OpenWhisk Serverless Graduates Apache, Looks Ahead to Knative, Envoy and More
This week, the open source serverless project Apache OpenWhisk has graduated from an incubating project with the Apache Software Foundation (ASF) to become a Top-Level Project. IBM first created the project just over three years ago before donating the project to the ASF as an incubating project later that same year.
In the years since joining the ASF, OpenWhisk has expanded its functionality and met a number of stringent requirements to graduate and finally become a fully self-governed member, as detailed in a project maturity matrix on the OpenWhisk Wiki, showing the ways in which the project has met the requirements of the Apache Project Maturity Model and its codified framework. In an interview with The New Stack, Matt Rutkowski, Chief Technology Officer of Serverless Technologies and Advocacy at IBM, explained that these requirements are what make companies trust projects that have graduated from incubation at the ASF.
“When corporations turn to Apache for software and open source, they know that the processes and policies they have in place guarantee that the provenance of the code is without question. In terms of incubation, we have to prove that we can govern with the project with a project management committee and that we can work openly with our community, and be inviting and be open to all ideas, and accept contributions from wherever they come from. All those things are scrutinized by the incubation board,” he said.
As far as improvements in features and functionality since first joining the ASF, Rutkowski lays out the numerous advancements in a blog post announcing the graduation. It now runs on containerd and Kubernetes with Helm charts. The Apache Mesos framework is also supported. The OpenWhisk platform can also serve as a runtime for GoLang, Java, .NET, PHP, Ruby, Rust, Ballerina and even a special Python3 for Artificial Intelligence (AI).
Those languages, of course, are on top of the latest versions of NodeJS, Python and Swift, which OpenWhisk has supported from the beginning. Rutkowski also impressed the importance of OpenWhisk’s “slew of service provider interfaces (SPIs) that allow operators to ‘plug-in’ their favorite logging, monitoring, or datastore” and “provide your own scheduler to allow providers to optimize for their cloud’s workloads.” OpenWhisk, Rutkowski says, has become the project of choice for companies that want to run serverless without relying on a managed service.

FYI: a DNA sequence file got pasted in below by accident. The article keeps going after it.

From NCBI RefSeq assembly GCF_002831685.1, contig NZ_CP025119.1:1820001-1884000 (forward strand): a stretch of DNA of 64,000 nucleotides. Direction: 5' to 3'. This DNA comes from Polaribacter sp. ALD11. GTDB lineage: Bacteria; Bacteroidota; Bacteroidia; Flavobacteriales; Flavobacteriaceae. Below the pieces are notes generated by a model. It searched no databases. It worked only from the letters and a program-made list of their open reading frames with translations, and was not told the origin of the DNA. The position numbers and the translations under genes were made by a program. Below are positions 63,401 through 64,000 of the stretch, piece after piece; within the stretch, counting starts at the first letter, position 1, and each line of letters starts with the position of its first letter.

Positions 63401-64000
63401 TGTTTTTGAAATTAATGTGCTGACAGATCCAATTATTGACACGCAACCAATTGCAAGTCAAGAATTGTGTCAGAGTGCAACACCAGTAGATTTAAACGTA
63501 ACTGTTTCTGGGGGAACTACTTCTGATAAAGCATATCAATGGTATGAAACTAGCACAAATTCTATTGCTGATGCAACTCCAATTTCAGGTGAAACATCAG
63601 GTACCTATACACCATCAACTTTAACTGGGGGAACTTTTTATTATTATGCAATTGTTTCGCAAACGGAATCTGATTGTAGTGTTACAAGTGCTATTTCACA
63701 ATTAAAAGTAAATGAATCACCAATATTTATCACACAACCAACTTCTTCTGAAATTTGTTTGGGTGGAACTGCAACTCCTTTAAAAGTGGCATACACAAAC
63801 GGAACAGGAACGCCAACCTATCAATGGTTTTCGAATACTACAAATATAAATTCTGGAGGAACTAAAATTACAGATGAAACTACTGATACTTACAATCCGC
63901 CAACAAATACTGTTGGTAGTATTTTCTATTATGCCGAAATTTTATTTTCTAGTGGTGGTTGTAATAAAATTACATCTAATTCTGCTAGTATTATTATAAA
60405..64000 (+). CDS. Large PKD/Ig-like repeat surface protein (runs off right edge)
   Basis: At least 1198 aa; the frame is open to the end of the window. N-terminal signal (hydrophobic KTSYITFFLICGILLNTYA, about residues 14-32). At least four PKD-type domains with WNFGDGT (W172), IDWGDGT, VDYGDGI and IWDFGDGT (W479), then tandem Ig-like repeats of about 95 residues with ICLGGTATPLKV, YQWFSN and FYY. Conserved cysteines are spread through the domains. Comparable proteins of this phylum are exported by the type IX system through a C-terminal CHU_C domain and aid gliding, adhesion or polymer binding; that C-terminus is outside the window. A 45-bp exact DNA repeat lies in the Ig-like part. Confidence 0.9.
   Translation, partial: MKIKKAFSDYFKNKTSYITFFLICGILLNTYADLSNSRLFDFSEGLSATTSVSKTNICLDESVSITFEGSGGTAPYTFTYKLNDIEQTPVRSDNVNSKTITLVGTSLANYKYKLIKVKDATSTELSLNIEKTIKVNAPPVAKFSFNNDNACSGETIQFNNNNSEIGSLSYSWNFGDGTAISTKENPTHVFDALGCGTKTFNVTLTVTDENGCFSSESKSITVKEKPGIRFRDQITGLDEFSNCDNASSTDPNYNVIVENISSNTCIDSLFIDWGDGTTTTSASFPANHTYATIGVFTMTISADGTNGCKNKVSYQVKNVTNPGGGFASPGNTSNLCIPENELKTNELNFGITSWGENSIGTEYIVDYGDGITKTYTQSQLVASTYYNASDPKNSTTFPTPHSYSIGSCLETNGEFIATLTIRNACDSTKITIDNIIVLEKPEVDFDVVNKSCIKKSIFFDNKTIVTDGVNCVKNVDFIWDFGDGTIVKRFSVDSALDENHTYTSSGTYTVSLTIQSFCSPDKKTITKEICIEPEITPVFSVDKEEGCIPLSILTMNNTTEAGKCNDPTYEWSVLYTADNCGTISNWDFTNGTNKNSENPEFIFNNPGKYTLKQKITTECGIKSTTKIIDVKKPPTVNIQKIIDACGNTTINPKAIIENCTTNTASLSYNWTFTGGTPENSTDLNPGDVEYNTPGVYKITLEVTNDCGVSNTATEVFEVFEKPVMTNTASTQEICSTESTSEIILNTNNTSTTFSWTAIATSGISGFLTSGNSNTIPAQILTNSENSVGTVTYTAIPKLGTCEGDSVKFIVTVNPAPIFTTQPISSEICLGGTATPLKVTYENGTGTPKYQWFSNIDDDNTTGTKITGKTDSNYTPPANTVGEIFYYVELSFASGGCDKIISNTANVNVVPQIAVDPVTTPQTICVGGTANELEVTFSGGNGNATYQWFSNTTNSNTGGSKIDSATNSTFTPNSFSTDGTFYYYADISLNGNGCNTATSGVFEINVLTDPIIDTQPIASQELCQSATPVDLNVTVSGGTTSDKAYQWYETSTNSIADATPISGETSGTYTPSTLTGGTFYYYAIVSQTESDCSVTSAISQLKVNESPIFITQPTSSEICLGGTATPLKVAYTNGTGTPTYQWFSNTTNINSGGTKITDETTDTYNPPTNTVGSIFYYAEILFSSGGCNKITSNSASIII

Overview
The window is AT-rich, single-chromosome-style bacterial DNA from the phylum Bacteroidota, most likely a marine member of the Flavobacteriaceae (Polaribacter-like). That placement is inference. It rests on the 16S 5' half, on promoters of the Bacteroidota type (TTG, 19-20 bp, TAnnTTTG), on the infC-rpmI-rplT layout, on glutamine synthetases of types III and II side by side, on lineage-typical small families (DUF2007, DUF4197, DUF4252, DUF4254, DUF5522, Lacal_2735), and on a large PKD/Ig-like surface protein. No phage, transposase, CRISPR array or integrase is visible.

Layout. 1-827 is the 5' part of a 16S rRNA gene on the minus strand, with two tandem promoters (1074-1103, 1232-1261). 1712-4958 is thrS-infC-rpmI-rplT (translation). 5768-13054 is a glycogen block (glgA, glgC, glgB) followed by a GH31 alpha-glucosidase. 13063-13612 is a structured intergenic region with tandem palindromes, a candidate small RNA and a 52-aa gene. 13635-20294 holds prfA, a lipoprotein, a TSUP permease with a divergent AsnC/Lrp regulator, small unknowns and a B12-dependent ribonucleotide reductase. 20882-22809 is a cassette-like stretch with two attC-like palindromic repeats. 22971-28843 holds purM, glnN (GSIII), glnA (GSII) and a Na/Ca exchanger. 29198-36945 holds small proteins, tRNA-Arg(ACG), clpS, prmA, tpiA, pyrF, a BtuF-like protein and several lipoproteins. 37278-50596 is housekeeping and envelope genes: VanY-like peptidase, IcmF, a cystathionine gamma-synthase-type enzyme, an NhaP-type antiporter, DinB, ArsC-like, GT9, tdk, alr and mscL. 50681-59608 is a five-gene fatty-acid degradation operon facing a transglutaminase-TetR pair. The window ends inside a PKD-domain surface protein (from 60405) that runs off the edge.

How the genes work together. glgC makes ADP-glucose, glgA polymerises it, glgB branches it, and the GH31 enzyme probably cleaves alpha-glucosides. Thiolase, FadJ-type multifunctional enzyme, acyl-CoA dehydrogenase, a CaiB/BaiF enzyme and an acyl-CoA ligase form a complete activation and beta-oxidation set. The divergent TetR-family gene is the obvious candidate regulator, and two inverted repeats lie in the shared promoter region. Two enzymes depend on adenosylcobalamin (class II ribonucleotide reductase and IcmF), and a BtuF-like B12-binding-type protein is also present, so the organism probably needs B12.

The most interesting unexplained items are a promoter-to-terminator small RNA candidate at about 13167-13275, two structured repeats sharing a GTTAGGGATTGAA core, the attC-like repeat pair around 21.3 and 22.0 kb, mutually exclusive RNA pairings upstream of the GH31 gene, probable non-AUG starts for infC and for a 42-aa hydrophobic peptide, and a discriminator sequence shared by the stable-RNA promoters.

“It’s highly available — all parts of our backend architecture are highly available. If you want to be a provider of serverless, general service computing, this is your go-to code. Everything else wants to be like OpenWhisk,” said Rutkowski. “You can implement serverless in many different ways, but in terms of highly available, large scale serverless, OpenWhisk is the premier choice for open source software. OpenWhisk offers something that is unique, in that we offer people who want to host a serverless platform the end to end solution.”
According to Rutkowski, the exposure OpenWhisk has had to different environments and use cases have advanced it beyond other open source serverless solutions.
“One of the strengths of OpenWhisk is that, being an open source project for so long under Apache and being exposed to different companies and use cases, we handle everything,” said Rutkowski. “We handle container as a workload and function as a workload. We’ve been responsive to different functions, different memory sizes, a different number of connections. We’ve been exposed to a lot of things in production settings across multiple companies, and that sets us apart from a lot of other open source projects.”
Now, after the ASF vote last week to graduate OpenWhisk, Rutkowski says the project can finally begin moving at a faster pace and solving all the problems it has only experimented with up until this point — such as “integrating with the latest, open serverless technologies such as Knative, Tekton CI/CD pipelines, and Kubernetes Event-Driven Autoscaling (KEDA) and exploring use cases to allow new protocols with finer-grained access control to functions using edge service proxies like Envoy.”
“There are a lot of time delays, between wanting to produce new software releases specifically. We’re scrutinized at multiple levels before we can produce a release. I think that [graduation] will increase our ability to put out new releases. A lot of the things we’re going to be doing is a lot of consolidation and cleanup to try and streamline some of our releases,” said Rutkowski. “When we started the project, I think we had maybe a couple dozen repositories and we didn’t know what the premiere use cases were. Now that we’ve got a better feeling of where we’re at, how we’re being used and where we want to go, I think we’re going to consolidate a lot of our repos that were once experimental into our main repository and prepare for an expansion again to do some of this exploratory work with Knative and other technologies.”
Feature Image by Steve Buissinne from Pixabay.